The authors agreed that elements of physical reality might well be recognized in other ways also, but they intended to show that even if one restricted oneself to elements that could be recognized by means of *this* criterion alone, quantum theory as now interpreted led to contradictory results.

The use of the above explicit criteria rests, however, on certain implicit assumptions, which are an integral part of the treatment given by the authors, but are never explicitly stated. These assumptions are:

(3) The world can be correctly analyzed in terms of distinct and separately existing "elements of reality"

(4) Every one of these elements must be a counterpart of a
*precisely* defined mathematical quantity appearing in a *complete* theory.

18. Physical Description of Origin of Correlations.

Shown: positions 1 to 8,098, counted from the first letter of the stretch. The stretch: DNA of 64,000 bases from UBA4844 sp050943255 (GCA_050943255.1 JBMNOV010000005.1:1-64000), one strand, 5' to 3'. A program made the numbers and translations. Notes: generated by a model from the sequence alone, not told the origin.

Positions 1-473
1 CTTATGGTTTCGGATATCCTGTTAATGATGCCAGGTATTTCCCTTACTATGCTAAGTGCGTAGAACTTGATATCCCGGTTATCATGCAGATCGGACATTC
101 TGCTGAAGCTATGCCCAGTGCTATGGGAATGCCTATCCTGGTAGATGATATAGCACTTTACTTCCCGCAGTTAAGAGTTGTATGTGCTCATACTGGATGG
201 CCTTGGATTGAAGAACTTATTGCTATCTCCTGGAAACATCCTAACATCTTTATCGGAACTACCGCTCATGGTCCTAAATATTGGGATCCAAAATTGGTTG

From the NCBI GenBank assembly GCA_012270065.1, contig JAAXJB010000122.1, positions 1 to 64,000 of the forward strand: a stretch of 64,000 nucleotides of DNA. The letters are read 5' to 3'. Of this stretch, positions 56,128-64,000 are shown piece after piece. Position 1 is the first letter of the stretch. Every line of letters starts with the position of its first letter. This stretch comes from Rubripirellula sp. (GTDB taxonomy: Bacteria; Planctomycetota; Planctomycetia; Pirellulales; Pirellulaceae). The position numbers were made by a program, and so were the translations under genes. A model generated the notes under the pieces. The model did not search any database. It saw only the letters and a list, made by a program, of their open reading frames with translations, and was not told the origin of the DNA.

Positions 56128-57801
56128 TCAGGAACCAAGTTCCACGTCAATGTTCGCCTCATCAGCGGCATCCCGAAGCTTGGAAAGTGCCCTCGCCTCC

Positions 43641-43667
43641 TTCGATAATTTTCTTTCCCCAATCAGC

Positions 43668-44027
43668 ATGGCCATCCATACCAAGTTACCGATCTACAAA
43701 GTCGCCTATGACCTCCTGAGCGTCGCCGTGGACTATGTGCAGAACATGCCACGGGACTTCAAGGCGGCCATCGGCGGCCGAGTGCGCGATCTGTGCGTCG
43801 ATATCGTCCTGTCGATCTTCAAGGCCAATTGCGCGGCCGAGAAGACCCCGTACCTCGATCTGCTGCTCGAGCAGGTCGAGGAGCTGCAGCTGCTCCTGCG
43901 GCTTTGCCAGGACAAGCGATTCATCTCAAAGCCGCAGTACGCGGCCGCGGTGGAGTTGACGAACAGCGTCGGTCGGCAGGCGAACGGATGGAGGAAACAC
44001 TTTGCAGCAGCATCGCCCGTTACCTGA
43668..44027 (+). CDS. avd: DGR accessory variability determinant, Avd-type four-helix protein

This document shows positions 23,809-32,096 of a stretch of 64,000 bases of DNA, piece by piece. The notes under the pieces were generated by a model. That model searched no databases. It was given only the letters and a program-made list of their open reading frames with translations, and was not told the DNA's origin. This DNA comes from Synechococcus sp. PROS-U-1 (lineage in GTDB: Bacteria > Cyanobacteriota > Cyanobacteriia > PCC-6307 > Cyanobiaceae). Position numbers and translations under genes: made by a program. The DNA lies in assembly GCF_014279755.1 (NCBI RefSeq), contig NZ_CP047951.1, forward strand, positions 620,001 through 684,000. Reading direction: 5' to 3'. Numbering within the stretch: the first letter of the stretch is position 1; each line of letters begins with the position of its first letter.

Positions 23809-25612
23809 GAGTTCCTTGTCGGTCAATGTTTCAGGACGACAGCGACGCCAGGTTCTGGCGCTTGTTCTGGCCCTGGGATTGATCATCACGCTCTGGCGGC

We have deduced mathematically that in a system of two atoms having a total spin of zero, the spin components of each atom in an arbitrary direction will be correlated, despite the fact that according to our present interpretation of quantum theory these spin components cannot all exist simultaneously in precisely defined forms. We wish to show now that the paradoxical results obtained by ERP in the interpretation of this fact will not be obtained if one avoids making their implicit assumptions (3) and (4); viz., that the world can be correctly analyzed into elements of reality, each of which is a counterpart of a precisely defined mathematical quantity appearing in a complete theory. These assumptions, which are at the root of all classical theory, might perhaps be called the hypothesis that reality is built upon a mathematical plan, for it is required that every element appearing in the real world shall correspond *precisely* to some term appearing in a complete set of mathematical equations.